The Stupidest Thing You Can Do With Your Money (Rebroadcast)Freakonomics Radio add
It's hard enough to save for a house, tuition, or retirement. So why are we willing to pay big fees for subpar investment returns? Enter the low-cost index fund. The revolution will not be monetized.
Extra: Jack Welch Full InterviewFreakonomics Radio add
Stephen Dubner's conversation with the former longtime C.E.O. of General Electric, recorded for the Freakonomics Radio series “The Secret Life of a C.E.O.”
How to Train Your Dragon ChildFreakonomics Radio add
Every 12 years, there's a spike in births among certain communities across the globe, including the U.S. Why? Because the Year of the Dragon, according to Chinese folk belief, confers power, fortune, and more. We look at what happens to Dragon babies when they grow up, and why timing your kid's birth based on the zodiac isn't as ridiculous it sounds.
Extra: Satya Nadella Full InterviewFreakonomics Radio add
Stephen Dubner's conversation with the C.E.O. of Microsoft, recorded for the Freakonomics Radio series “The Secret Life of a C.E.O.”
Here’s Why All Your Projects Are Always Late — and What to Do About ItFreakonomics Radio add
Whether it's a giant infrastructure plan or a humble kitchen renovation, it'll inevitably take way too long and cost way too much. That's because you suffer from “the planning fallacy.” (You also have an “optimism bias” and a bad case of overconfidence.) But don't worry: we've got the solution.
Extra: David Rubenstein Full InterviewFreakonomics Radio add
Stephen Dubner's conversation with the co-founder and longtime co-C.E.O. of the Carlyle Group, recorded for the Freakonomics Radio series “The Secret Life of a C.E.O.”
Does “Early Education” Come Way Too Late? (Rebroadcast)Freakonomics Radio add
In our collective zeal to reform schools and close the achievement gap, we may have lost sight of where most learning really happens — at home.
Extra: Richard Branson Full InterviewFreakonomics Radio add
Stephen Dubner's conversation with the Virgin Group founder, recorded for the Freakonomics Radio series “The Secret Life of a C.E.O.”
Letting GoFreakonomics Radio add
If you're a C.E.O., there are a lot of ways to leave your job, from abrupt firing to carefully planned succession (which may still go spectacularly wrong). In this final episode of our "Secret Life of a C.E.O." series, we hear those stories and many more. Also: what happens when you no longer have a corner office to go to — and how will you spend all that money?
After the Glass Ceiling, a Glass CliffFreakonomics Radio add
Only 5 percent of Fortune 500 companies are run by women. Why? Research shows that female executives are more likely to be put in charge of firms that are already in crisis. Are they being set up to fail? (Part 5 of a special series, "The Secret Life of C.E.O.'s.")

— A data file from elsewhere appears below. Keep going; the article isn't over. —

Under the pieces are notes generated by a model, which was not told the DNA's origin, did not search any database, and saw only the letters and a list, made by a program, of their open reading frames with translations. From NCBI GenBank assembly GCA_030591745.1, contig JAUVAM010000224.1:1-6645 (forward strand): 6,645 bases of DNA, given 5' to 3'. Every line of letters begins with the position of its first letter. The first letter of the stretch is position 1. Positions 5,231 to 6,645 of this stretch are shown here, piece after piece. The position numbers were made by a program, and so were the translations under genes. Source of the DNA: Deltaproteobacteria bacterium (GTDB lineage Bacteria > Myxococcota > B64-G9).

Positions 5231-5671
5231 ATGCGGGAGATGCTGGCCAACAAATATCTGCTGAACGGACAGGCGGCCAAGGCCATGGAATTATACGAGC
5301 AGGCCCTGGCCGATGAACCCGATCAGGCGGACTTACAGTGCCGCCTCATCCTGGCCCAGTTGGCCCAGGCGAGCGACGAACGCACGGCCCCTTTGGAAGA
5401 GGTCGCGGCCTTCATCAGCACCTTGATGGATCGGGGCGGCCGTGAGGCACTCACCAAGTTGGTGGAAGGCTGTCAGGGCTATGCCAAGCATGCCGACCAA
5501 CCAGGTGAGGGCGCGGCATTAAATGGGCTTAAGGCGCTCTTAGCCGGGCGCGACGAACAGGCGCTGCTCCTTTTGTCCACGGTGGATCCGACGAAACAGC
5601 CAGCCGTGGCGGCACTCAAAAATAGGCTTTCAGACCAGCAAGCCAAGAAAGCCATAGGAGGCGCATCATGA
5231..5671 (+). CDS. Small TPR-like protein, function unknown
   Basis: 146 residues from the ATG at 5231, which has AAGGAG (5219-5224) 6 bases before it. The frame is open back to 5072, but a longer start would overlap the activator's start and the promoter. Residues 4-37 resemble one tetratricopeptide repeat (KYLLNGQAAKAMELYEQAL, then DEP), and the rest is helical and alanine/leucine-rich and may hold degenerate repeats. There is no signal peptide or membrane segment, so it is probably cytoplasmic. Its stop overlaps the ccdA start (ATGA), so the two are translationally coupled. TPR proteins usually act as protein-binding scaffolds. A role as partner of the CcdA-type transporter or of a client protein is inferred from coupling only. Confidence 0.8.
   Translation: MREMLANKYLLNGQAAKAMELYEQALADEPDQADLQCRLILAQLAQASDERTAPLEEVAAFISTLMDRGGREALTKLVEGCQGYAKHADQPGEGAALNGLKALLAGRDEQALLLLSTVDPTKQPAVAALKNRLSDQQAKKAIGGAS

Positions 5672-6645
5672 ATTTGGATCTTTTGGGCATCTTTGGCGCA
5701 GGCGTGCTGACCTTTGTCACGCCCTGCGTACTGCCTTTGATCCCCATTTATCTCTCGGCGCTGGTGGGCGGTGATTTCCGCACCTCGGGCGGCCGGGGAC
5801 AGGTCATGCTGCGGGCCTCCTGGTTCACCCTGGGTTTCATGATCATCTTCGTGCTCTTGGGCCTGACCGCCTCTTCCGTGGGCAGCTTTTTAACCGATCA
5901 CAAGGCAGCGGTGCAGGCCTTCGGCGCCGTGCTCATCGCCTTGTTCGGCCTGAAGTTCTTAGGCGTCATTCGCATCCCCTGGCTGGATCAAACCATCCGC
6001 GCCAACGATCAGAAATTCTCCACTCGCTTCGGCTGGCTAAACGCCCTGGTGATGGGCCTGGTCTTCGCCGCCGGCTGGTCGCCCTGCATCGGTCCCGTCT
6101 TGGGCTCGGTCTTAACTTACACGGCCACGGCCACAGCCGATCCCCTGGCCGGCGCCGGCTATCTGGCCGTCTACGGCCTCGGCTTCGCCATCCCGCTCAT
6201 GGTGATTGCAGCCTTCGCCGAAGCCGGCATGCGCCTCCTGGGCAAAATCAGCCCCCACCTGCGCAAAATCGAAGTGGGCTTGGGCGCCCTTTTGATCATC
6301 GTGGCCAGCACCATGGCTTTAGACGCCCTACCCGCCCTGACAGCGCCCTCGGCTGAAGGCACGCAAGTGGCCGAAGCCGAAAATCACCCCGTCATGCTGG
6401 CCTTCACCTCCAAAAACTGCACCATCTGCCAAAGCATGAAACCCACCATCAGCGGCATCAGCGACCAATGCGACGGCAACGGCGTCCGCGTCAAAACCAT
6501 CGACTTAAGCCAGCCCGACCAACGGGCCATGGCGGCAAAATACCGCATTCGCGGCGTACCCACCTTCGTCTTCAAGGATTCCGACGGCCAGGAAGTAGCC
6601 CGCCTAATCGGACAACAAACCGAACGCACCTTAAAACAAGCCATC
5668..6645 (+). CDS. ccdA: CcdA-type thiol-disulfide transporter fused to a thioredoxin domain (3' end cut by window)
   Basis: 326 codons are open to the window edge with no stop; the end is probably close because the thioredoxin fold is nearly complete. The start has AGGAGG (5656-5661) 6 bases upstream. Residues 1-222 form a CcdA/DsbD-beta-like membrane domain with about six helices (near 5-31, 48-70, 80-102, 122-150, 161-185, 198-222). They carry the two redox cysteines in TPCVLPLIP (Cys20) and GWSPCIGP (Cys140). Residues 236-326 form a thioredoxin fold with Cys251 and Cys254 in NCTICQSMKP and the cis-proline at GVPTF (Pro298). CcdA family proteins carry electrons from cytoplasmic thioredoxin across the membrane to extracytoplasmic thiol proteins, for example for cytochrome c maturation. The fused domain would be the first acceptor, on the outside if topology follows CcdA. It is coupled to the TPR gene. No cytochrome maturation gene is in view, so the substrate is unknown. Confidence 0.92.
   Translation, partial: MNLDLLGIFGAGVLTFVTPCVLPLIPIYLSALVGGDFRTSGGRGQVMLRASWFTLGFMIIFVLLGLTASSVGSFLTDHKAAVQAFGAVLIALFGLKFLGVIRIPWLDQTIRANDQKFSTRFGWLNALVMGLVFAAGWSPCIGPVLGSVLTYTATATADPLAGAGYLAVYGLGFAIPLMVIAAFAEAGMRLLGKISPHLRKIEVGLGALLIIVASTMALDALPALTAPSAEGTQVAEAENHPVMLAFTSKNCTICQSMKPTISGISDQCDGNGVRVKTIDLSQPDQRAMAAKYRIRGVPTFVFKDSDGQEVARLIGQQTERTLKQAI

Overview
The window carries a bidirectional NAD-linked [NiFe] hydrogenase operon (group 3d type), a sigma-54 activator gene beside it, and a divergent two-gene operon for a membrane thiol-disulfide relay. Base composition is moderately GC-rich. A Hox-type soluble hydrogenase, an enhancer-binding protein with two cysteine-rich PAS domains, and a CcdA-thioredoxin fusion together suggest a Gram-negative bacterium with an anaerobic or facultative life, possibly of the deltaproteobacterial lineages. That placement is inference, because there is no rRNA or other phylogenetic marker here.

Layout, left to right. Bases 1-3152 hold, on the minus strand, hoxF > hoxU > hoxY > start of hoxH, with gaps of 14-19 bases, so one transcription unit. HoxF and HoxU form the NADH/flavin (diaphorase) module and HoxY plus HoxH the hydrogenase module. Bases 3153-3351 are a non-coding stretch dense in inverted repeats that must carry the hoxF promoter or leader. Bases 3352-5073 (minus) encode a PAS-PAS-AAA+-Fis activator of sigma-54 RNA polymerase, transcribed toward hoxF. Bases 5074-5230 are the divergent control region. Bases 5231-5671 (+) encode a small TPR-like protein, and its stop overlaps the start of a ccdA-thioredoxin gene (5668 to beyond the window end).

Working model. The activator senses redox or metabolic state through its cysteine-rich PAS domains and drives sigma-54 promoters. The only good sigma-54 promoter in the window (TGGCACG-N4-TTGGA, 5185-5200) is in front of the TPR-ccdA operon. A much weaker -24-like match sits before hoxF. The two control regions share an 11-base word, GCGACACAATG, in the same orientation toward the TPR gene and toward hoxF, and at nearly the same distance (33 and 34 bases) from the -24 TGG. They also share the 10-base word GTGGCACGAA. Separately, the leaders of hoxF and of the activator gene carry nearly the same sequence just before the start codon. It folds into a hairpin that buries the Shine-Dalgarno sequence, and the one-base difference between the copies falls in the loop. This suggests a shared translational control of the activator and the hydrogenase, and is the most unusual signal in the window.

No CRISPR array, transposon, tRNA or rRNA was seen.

It’s Your Problem NowFreakonomics Radio add
No, it's not your fault the economy crashed. Or that consumer preferences changed. Or that new technologies have blown apart your business model. But if you're the C.E.O., it is your problem. So what are you going to do about it? First-hand stories of disaster (and triumph) from Mark Zuckerberg, Steve Ballmer, Satya Nadella, Jack Welch, Ellen Pao, Richard Branson, and more. (Part 4 of a special series, "The Secret Life of C.E.O.'s.")
What Can Uber Teach Us About the Gender Pay Gap?Freakonomics Radio add
The gig economy offers the ultimate flexibility to set your own hours. That's why economists thought it would help eliminate the gender pay gap. A new study, using data from over a million Uber drivers, finds the story isn't so simple.
An Egghead’s Guide to the Super Bowl (Rebroadcast)Freakonomics Radio add
We assembled a panel of smart dudes -- a two-time Super Bowl champ; a couple of N.F.L. linemen, including one who's getting a math Ph.D. at MIT; and our resident economist -- to tell you what to watch for, whether you're a football fanatic or a total newbie.
“I Wasn’t Stupid Enough to Say This Could Be Done Overnight”Freakonomics Radio add
Indra Nooyi became C.E.O. of PepsiCo just in time for a global financial meltdown. She also had a portfolio full of junk food just as the world decided that junk food is borderline toxic. Here's the story of how she overhauled that portfolio, stared down activist investors, and learned to "leave the crown in the garage." (Part 3 of a special series, "The Secret Life of C.E.O.'s")
How to Become a C.E.O.Freakonomics Radio add
Mark Zuckerberg's dentist dad was an early adopter of digital x-rays. Jack Welch blew the roof off a factory. Carol Bartz was a Wisconsin farm girl who got into computers. No two C.E.O.'s have the same origin story — so we tell them all! How the leaders of Facebook, G.E., Yahoo!, PepsiCo, Microsoft, Virgin, the Carlyle Group, Reddit, and Bridgewater Associates made it to the top. (Part 2 of a special series, "The Secret Life of C.E.O.'s.")
What Does a C.E.O. Actually Do?Freakonomics Radio add
They're paid a fortune — but for what, exactly? What makes a good C.E.O. — and how can you even tell? Is "leadership science" a real thing — or just airport-bookstore mumbo jumbo? We put these questions to Mark Zuckerberg, Richard Branson, Indra Nooyi, Satya Nadella, Jack Welch, Ray Dalio, Carol Bartz, David Rubenstein, and Ellen Pao. (Part 1 of a special series, "The Secret Life of C.E.O.'s.")
How to Be a Modern Democrat — and WinFreakonomics Radio add
Gina Raimondo, the governor of tiny Rhode Island, has taken on unions, boosted big business, and made friends with Republicans. She is also one of just 15 Democratic governors in the country. Would there be more of them if there were more like her?
Why Is My Life So Hard? (Rebroadcast)Freakonomics Radio add
Most of us feel we face more headwinds and obstacles than everyone else — which breeds resentment. We also undervalue the tailwinds that help us — which leaves us ungrateful and unhappy. How can we avoid this trap?